There are a couple badges out there for well put together answers, The badge @crait earned for this post was… : )

Good to know you can have multiple .ino files, I’ll look into that :wink:

I just made a little video to show the large world in action (walking from the top-left to the down-right corner).
Note: It’s a test, there will definitely be more than just trees in the final world :wink:

Special thanks to @JO3RI for helping me out :wink:


This is great!!! Keep up the great work!

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Graag gedaan hoor :slight_smile: voila nu weet meteen ook iedereen dat we elkaar verstaan :smiley:


@DSSiege11, Something you may wish to consider (or maybe not):

When a pixel on the display is on, it draws power. When a pixel is off, it doesn’t. (Each pixel is a tiny LED). So, a game such as Arduventure, which has a white background with relatively few black objects, will draw more power than the same game would with a black background and white objects.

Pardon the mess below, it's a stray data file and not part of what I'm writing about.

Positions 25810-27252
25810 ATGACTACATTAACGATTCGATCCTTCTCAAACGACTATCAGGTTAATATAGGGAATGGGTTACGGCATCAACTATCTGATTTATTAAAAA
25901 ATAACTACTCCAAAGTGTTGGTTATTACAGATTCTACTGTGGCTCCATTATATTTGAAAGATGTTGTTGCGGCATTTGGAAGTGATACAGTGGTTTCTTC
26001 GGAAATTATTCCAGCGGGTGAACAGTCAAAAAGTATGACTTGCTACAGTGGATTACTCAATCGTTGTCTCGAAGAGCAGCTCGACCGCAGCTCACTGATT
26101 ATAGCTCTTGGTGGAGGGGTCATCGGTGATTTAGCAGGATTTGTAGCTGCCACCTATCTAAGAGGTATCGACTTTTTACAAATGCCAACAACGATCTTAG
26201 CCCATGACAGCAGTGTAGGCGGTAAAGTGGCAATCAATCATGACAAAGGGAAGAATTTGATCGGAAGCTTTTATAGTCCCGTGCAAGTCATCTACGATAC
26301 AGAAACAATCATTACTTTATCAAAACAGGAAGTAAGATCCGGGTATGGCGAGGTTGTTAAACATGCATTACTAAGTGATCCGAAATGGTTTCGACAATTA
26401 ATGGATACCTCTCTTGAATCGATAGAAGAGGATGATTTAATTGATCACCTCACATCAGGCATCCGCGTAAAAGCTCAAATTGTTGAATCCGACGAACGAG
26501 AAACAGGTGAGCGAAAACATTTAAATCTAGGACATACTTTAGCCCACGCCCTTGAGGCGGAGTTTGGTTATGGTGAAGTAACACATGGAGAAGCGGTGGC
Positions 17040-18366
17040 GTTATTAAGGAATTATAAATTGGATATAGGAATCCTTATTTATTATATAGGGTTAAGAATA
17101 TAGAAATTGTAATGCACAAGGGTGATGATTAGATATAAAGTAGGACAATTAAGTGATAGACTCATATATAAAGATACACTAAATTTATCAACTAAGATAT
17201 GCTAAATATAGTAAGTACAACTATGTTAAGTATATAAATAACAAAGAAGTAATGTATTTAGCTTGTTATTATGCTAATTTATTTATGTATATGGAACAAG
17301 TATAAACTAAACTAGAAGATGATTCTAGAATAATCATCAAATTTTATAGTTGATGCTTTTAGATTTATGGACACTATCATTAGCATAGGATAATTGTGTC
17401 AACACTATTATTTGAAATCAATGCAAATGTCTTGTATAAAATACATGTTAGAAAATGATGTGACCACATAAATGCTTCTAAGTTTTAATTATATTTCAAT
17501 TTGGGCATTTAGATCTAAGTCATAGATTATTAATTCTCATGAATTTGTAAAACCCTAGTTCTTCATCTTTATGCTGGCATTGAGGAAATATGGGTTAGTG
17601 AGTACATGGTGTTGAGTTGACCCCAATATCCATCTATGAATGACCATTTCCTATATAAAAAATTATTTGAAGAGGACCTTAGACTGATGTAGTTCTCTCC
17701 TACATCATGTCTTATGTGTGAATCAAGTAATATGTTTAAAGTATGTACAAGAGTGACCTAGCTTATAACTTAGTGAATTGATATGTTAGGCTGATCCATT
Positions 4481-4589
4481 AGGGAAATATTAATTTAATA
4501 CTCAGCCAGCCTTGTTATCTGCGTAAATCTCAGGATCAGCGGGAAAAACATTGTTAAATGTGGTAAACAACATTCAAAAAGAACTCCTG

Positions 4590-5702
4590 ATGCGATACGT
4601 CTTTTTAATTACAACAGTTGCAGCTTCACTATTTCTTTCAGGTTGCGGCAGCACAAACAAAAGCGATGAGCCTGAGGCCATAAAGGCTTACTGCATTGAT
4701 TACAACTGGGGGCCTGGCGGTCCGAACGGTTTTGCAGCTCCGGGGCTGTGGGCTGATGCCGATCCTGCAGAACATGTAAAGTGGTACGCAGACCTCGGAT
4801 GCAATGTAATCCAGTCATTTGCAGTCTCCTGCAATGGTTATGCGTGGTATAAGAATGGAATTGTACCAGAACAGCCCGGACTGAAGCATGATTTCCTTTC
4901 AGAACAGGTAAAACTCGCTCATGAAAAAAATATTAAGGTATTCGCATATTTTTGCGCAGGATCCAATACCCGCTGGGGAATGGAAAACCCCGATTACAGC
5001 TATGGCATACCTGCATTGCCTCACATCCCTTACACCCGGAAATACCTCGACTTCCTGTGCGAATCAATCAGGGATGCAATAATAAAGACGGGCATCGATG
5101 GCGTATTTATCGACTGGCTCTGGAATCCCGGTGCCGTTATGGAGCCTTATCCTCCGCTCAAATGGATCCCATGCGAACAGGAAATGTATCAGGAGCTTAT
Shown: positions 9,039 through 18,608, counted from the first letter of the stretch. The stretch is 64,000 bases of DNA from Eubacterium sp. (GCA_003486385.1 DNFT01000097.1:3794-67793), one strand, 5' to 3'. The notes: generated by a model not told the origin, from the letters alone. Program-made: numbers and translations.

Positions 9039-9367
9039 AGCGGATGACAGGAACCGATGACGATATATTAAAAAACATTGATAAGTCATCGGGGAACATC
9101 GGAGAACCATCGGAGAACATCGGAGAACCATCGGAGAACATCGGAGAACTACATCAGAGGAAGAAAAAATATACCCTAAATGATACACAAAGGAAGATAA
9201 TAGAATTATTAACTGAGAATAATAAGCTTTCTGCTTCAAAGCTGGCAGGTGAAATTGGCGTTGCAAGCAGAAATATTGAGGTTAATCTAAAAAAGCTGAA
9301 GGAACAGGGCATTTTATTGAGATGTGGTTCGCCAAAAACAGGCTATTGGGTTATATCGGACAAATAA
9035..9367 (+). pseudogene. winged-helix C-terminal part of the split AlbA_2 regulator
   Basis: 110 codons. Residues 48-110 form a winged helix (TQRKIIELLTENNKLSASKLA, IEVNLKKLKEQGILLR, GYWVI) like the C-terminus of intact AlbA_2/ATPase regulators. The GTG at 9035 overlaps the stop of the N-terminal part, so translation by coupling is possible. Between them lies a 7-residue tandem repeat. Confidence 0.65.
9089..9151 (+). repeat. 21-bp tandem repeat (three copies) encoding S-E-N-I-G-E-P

How much more power? It’s hard to say for sure (without measuring it) but we can do a very rough calculation.

First we have to account for all the things that draw current other than the display pixels. With the Arduboy running on its battery, this would mostly be the processor, the speaker, and the control logic in the display (unless you use the RGB LED but we’ll assume not).

It’s hard to determine what the processor will draw. It depends on its clock speed, operating voltage, what internal peripherals are enabled and in use, whether it’s being put to sleep when idle, and a few other factors. Based on the specifications and charts in the data sheet, I’d guess it to be about 15mA or less. It’s probably quite a bit less but we’ll use 15mA as a worst case.

Unless your game plays continuous music and sound effects the speaker will likely draw less than a milliamp on average. I think we can lump it in with the 15mA value for the processor.

The current drawn by the display control logic is less than 0.3mA so it doesn’t really need to be considered. We’ll assume 15mA for everything other than the display pixels.

Now, according to the datasheet, the values given for the display are (typical) 8.8mA with 30% of the display lit, 14.0mA for 50%, and 24.9mA for 100%. I don’t know the percentage of pixels that your game has lit, on average, but lets say that it will draw 20mA as is and it would be 10mA if you reversed it.